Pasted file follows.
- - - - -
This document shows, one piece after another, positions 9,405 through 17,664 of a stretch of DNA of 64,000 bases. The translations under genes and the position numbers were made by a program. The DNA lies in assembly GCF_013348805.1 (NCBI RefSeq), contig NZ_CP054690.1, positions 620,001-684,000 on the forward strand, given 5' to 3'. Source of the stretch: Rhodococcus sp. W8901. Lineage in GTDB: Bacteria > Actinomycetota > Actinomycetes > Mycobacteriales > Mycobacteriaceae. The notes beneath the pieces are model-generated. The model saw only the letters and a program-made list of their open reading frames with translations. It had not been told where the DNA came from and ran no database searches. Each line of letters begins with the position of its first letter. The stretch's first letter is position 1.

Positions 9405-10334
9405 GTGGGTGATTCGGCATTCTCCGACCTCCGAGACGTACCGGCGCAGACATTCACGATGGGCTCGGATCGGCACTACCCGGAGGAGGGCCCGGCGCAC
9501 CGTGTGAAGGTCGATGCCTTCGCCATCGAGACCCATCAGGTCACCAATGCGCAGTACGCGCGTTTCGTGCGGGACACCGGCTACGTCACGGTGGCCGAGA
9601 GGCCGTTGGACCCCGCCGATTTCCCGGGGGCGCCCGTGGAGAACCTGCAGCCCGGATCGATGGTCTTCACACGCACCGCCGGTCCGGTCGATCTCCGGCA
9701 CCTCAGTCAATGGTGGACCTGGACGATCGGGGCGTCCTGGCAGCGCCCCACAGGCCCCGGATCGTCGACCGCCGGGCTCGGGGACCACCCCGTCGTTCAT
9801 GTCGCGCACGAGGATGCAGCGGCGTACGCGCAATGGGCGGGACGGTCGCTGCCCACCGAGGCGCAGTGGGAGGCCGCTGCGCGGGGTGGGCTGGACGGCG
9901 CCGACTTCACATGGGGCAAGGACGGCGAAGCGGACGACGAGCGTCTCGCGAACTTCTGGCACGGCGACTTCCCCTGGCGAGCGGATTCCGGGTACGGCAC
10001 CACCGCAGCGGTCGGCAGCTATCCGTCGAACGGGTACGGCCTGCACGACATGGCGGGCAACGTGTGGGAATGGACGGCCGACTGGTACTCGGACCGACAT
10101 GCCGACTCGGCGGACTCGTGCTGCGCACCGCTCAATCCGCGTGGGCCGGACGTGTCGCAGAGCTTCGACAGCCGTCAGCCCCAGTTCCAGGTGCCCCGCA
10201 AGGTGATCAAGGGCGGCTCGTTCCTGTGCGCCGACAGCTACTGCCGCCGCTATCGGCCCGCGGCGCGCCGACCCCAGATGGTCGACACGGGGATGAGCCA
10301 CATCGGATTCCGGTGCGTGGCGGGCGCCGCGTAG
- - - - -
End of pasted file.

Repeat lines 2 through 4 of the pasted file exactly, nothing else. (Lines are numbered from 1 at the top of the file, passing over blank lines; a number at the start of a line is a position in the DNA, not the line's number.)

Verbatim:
Positions 9405-10334
9405 GTGGGTGATTCGGCATTCTCCGACCTCCGAGACGTACCGGCGCAGACATTCACGATGGGCTCGGATCGGCACTACCCGGAGGAGGGCCCGGCGCAC
9501 CGTGTGAAGGTCGATGCCTTCGCCATCGAGACCCATCAGGTCACCAATGCGCAGTACGCGCGTTTCGTGCGGGACACCGGCTACGTCACGGTGGCCGAGA